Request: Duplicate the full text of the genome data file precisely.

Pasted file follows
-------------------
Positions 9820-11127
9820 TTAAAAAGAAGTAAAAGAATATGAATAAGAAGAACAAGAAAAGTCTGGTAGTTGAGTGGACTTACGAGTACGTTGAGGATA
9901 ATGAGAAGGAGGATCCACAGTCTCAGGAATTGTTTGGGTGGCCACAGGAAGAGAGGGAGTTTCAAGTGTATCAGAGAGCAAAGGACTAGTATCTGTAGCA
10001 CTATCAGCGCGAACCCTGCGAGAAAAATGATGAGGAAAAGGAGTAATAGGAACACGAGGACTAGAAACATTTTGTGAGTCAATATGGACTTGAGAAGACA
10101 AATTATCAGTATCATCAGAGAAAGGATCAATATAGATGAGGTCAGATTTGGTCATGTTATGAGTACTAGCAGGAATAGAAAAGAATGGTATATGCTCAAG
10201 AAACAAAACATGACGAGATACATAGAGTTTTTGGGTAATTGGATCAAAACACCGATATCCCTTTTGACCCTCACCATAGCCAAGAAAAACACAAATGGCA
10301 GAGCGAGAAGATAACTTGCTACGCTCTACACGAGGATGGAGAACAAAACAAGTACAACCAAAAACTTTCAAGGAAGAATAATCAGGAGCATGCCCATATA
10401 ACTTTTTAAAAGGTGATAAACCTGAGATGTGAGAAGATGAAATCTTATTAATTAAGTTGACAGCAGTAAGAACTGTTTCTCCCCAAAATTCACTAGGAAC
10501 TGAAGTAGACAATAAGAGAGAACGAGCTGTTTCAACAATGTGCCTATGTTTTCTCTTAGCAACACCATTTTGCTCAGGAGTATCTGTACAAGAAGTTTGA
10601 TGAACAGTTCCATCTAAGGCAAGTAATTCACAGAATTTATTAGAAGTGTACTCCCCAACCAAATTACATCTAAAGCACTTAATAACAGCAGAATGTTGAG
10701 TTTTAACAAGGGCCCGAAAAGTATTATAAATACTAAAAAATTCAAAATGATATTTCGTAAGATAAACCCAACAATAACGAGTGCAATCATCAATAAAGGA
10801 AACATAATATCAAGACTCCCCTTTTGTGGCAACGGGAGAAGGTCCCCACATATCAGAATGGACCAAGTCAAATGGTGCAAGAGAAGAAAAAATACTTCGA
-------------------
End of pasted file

Positions 9820-11127
9820 TTAAAAAGAAGTAAAAGAATATGAATAAGAAGAACAAGAAAAGTCTGGTAGTTGAGTGGACTTACGAGTACGTTGAGGATA
9901 ATGAGAAGGAGGATCCACAGTCTCAGGAATTGTTTGGGTGGCCACAGGAAGAGAGGGAGTTTCAAGTGTATCAGAGAGCAAAGGACTAGTATCTGTAGCA
10001 CTATCAGCGCGAACCCTGCGAGAAAAATGATGAGGAAAAGGAGTAATAGGAACACGAGGACTAGAAACATTTTGTGAGTCAATATGGACTTGAGAAGACA
10101 AATTATCAGTATCATCAGAGAAAGGATCAATATAGATGAGGTCAGATTTGGTCATGTTATGAGTACTAGCAGGAATAGAAAAGAATGGTATATGCTCAAG
10201 AAACAAAACATGACGAGATACATAGAGTTTTTGGGTAATTGGATCAAAACACCGATATCCCTTTTGACCCTCACCATAGCCAAGAAAAACACAAATGGCA
10301 GAGCGAGAAGATAACTTGCTACGCTCTACACGAGGATGGAGAACAAAACAAGTACAACCAAAAACTTTCAAGGAAGAATAATCAGGAGCATGCCCATATA
10401 ACTTTTTAAAAGGTGATAAACCTGAGATGTGAGAAGATGAAATCTTATTAATTAAGTTGACAGCAGTAAGAACTGTTTCTCCCCAAAATTCACTAGGAAC
10501 TGAAGTAGACAATAAGAGAGAACGAGCTGTTTCAACAATGTGCCTATGTTTTCTCTTAGCAACACCATTTTGCTCAGGAGTATCTGTACAAGAAGTTTGA
10601 TGAACAGTTCCATCTAAGGCAAGTAATTCACAGAATTTATTAGAAGTGTACTCCCCAACCAAATTACATCTAAAGCACTTAATAACAGCAGAATGTTGAG
10701 TTTTAACAAGGGCCCGAAAAGTATTATAAATACTAAAAAATTCAAAATGATATTTCGTAAGATAAACCCAACAATAACGAGTGCAATCATCAATAAAGGA
10801 AACATAATATCAAGACTCCCCTTTTGTGGCAACGGGAGAAGGTCCCCACATATCAGAATGGACCAAGTCAAATGGTGCAAGAGAAGAAAAAATACTTCGA